Nick Elliott, proprietor of Holman Ranch in Carmel Valley, calls it “the million dollar view,” and he may be underselling it.
It is a beyond-doubt spectacularly gorgeous view of the Santa Lucia Mountains, a coastal range in the Monterey Peninsula and central California. Stretching out for miles and miles are green ridges and mountains covered by live oak trees. Above is a pale blue sky with nary a cloud in sight.
“Charlie Chaplin, Marlon Brando, Vincent Price, June Allyson, all these great old Hollywood stars used to love coming to Holman Ranch,” said Elliott. “It’s always been a place to put up your feet and get away.”
So it remains to this day, hidden away in the hills just outside the town of Carmel Valley, a pleasant little village of tasting rooms, shops and restaurants about 15 minutes east of Carmel-By-The-Sea (and a little farther down the road, Monterey). Built originally in 1928, the 400-acre estate still features many of the amenities that attracted Chaplin and friends—a Western ranch-style atmosphere, vineyards, stables, pool, modest but comfortable guest cottages, and of course, that million-dollar view.
Elliott and his wife Hunter Lowder, whose family owns the ranch, are busy managing and promoting it as a getaway spot for corporate retreats and weddings. This year Holman will host 75 weddings with all the brides and grooms pledging eternal love to each other while standing on that romantic promontory with the Santa Lucias quietly observing in the background.
Elliott and Lowder are also promoting another aspect of the ranch, of which they’re proud: They’re making wine on the property. About 3,500 cases a year, mainly Chardonnay and Pinot Noir, all sourced from grapes grown on 19 acres of hillside vineyards that are about 1,000 feet in elevation. On a recent overnight stay at the ranch we had a chance to tour a vineyard and do a barrel tasting in its small winery and caves, built within the past few years.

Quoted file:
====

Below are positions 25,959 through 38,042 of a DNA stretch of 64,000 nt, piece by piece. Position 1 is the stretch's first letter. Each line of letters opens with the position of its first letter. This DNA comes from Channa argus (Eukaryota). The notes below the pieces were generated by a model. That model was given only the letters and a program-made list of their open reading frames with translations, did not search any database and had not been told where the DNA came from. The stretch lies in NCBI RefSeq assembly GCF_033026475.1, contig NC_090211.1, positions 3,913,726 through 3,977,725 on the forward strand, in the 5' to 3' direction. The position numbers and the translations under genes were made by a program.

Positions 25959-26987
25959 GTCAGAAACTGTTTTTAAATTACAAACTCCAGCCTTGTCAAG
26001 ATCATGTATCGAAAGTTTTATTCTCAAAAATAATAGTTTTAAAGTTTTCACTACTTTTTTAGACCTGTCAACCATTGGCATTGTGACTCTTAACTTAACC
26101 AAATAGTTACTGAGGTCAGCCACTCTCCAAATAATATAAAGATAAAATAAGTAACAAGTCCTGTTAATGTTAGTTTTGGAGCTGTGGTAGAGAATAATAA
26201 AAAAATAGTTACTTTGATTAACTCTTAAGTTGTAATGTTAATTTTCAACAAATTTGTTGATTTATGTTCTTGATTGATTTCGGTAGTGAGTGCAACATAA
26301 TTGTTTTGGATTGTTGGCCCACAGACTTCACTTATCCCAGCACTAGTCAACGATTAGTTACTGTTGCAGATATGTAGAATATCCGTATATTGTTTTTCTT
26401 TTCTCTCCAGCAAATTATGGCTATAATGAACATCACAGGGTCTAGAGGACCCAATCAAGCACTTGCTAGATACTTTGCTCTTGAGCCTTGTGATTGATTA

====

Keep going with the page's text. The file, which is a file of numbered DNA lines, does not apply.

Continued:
Dressed with style in sunglasses, a motoring cap, and a striped shirt and tie with a blue sweater, the goateed Elliott conducted the tour, taking us around the grounds and telling us its long and restful history. One highlight was La Casa Escondido, a lovely, refurbished Spanish Colonial building that dates from the founding era of the ranch. It has a courtyard with its original rooftop terracotta tiles still in place and a parlor that adjoins the bedroom where Charlie Chaplin liked to stay.
“Chaplin loved coming to Holman,” Elliott reassured us, although the door to the room was shut and off limits to us. “He came here a ton.”
So did Brando, Price, June Allyson, Clark Gable, William Holden, and other stars whose pictures hang in the hallway next to the bedroom. From there we moved across another courtyard into a gaming room with a pool table, jukebox and bar.
Holman Ranch belongs to the Carmel Valley wine appellation, and it is only one of many Carmel Valley and Monterey County wineries that have tasting rooms in town. In fact Holman has two; they are a couple of blocks from each other. One showcases its less expensive Holman Ranch label and the other pours its premier Jarman brand. The latter tasting room is next door to Will’s Fargo, a venerable Carmel Valley steakhouse that the Lowder family also owns and operates. After a renovation the restaurant reopened in March under new chef Greg Karjala.
At our tasting outside on the Jarman patio, we tried two of its estate-grown wines, the pinot and chard, both 2013 vintage. The chardonnay features a soft finish and a pleasant muskiness, while the pinot also has some earthiness to it with a taste of cherry. We enjoyed them both.
While we mingled on the patio with the other guests someone noticed that Hunter Lowder, who was behind the table pouring wine for her guests, was not drinking wine, however. Her glass contained a different adult beverage.
Elliott, who was standing next to her, smiled at his wife affectionately. “Hunter is a bourbon girl herself,” he explained.
This article also appeared on Kevin Nelson’s blog, WineTravelAdventure.